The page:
International Centre for Diarrhoeal Disease Research, Bangladesh


Last menstrual period


Gestational age


Reverse transcriptome quantitative polymerase chain reaction


Odds ratio


Adjusted odds ratio


Confidence Interval


enteropathogenic Escherichia coli


atypical EPEC


typical EPEC


enteroaggregative Escherichia coli


Shiga toxin-producing Escherichia coli


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We gratefully acknowledge the participation in this study of pregnant women from Bangladesh.


This study was funded by grant UG1 HD096730-5 from the Eunice Kennedy Shriver National Institute of Child Health and Human Development (NICHD). Staff from the funder had input into the study design.

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Authors and Affiliations



MKG and DKK drafted early versions of the manuscript with input from RMC, JZM, CC, MSS, SMB, RH, and WAP. MKG performed data analyses with guidance from RMC, JZM, and WAP. DKK performed relevant literature reviews. RMC designed and directed the sub-study with direction from SMB, RH and WAP. RH, SMB, and MSS oversaw sample collection and laboratory analysis. MOI tested the stool samples, and MOI and SP helped with the subsequent data cleaning and analysis. MT and JAP aided in the analysis and interpretation of qPCR results. All authors read and approved the final manuscript.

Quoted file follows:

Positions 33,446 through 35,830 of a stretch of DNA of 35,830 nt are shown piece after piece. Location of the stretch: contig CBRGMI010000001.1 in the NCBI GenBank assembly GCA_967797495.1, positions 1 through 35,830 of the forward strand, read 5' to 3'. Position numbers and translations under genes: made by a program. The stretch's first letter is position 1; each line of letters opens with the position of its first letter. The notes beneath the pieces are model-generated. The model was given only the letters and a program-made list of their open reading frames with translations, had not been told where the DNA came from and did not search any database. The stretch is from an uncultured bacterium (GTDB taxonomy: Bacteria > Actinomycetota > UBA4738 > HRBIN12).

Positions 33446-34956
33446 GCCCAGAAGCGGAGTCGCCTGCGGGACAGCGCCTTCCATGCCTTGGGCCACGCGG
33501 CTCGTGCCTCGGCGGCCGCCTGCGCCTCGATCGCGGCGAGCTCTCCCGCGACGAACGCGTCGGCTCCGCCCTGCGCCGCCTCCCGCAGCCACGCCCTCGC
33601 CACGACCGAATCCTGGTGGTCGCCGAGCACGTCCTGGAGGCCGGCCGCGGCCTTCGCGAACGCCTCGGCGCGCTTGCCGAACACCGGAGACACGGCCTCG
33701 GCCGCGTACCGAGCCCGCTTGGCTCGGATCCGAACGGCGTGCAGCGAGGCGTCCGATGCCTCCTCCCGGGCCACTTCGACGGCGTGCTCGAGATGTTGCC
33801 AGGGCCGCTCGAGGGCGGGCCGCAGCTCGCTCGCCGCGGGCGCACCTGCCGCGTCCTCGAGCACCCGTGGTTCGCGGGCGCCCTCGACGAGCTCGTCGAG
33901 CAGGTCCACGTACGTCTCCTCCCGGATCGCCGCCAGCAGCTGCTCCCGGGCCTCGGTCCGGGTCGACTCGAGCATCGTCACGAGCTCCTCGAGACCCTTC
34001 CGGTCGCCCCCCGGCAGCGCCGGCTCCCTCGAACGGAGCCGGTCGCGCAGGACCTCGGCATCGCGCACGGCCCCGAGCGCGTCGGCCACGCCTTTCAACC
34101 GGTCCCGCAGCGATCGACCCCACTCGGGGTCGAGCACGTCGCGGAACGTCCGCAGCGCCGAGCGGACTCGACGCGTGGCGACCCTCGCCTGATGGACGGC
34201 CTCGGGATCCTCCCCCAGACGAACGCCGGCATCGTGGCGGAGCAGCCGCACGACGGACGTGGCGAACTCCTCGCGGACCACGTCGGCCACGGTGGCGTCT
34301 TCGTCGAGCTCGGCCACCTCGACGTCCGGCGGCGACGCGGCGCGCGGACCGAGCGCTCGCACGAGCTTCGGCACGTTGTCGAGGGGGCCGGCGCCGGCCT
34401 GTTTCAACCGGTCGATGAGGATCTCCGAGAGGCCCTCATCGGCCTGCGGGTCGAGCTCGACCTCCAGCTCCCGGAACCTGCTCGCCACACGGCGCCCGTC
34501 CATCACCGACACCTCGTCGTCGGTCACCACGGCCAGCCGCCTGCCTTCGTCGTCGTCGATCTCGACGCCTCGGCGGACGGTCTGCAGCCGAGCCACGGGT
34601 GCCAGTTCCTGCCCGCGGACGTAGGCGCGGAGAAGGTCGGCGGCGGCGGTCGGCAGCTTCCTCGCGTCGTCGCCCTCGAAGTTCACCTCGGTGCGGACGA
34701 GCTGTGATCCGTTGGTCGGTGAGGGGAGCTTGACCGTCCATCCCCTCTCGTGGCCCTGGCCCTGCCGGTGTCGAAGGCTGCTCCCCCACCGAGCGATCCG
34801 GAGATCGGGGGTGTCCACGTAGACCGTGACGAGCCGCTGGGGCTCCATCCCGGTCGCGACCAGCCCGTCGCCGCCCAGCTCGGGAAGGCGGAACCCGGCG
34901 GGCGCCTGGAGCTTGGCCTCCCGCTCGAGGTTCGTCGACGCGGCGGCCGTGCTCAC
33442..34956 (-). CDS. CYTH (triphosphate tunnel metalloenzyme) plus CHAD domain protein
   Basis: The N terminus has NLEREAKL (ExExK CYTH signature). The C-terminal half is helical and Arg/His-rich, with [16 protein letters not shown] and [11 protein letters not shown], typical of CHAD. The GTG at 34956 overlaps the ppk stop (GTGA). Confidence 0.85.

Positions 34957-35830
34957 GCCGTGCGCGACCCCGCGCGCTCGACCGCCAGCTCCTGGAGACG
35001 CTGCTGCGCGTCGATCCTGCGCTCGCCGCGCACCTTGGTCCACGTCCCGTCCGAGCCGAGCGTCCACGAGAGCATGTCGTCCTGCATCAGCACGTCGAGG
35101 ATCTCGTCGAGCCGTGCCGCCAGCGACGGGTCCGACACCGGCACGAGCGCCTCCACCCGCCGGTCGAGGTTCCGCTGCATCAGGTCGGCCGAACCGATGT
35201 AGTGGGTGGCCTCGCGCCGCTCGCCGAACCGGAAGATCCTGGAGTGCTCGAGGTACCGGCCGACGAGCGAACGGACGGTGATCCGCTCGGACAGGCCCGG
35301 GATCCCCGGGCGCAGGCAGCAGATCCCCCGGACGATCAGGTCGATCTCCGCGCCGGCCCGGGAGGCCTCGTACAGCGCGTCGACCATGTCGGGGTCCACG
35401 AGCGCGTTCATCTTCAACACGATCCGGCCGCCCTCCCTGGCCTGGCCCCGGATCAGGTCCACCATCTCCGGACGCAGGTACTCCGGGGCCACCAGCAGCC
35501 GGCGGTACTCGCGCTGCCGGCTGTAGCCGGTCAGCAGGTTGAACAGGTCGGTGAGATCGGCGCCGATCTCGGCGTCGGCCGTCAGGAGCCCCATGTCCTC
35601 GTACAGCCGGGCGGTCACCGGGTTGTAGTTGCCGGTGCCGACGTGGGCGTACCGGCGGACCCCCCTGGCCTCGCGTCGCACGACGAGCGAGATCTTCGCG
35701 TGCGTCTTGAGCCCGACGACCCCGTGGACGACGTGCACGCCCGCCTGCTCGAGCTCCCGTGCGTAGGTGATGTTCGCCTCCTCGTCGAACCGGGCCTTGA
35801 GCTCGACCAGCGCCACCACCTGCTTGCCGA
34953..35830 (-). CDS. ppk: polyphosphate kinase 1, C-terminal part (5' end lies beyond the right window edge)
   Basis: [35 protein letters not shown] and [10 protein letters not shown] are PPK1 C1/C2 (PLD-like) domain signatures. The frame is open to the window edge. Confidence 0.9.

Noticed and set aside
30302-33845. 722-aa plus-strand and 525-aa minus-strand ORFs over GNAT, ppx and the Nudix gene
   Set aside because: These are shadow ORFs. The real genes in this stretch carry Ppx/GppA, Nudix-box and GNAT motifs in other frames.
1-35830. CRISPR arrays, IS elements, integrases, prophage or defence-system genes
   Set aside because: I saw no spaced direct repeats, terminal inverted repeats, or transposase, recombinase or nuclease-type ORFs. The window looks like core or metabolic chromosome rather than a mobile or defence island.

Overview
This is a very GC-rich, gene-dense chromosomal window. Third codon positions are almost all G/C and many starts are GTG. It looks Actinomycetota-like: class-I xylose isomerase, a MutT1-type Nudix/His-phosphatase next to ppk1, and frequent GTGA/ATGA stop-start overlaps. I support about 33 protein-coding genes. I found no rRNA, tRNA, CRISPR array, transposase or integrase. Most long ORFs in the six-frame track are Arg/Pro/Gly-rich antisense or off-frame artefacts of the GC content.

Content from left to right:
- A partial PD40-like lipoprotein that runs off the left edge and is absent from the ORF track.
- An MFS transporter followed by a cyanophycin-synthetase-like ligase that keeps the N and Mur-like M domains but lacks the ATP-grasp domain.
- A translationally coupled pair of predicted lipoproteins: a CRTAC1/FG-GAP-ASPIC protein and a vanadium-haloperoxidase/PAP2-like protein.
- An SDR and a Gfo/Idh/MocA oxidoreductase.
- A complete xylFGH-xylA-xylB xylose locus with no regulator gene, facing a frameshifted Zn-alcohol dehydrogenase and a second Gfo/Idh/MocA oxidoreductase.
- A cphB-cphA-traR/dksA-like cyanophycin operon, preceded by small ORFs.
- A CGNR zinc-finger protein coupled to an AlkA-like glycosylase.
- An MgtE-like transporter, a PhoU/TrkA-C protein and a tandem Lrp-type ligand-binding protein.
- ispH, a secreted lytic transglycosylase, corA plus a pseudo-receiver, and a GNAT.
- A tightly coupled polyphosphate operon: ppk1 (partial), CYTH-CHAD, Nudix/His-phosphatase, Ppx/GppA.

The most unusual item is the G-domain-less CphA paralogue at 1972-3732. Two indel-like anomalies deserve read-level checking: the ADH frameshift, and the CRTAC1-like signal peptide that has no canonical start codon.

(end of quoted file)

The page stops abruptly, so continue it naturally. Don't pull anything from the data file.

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Correspondence to Meghan K. Gerety.

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This study was reviewed and approved by the Research and Ethical Review Committees of the icddr,b and the Institutional Review Board of the University of Virginia. All women who were above the age of 18 at enrollment gave informed consent for enrollment in the study and follow-up visits. Women under age 18 and women with no education at enrollment were assented, and informed consent from their legal guardian was obtained.

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The authors declare no competing interests.

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Gerety, M.K., Kim, D.K., Carpenter, R.M. et al. Systemic inflammation, enteropathogenic E. Coli, and micronutrient insufficiencies in the first trimester as possible predictors of preterm birth in rural Bangladesh: a prospective study. BMC Pregnancy Childbirth 24, 82 (2024).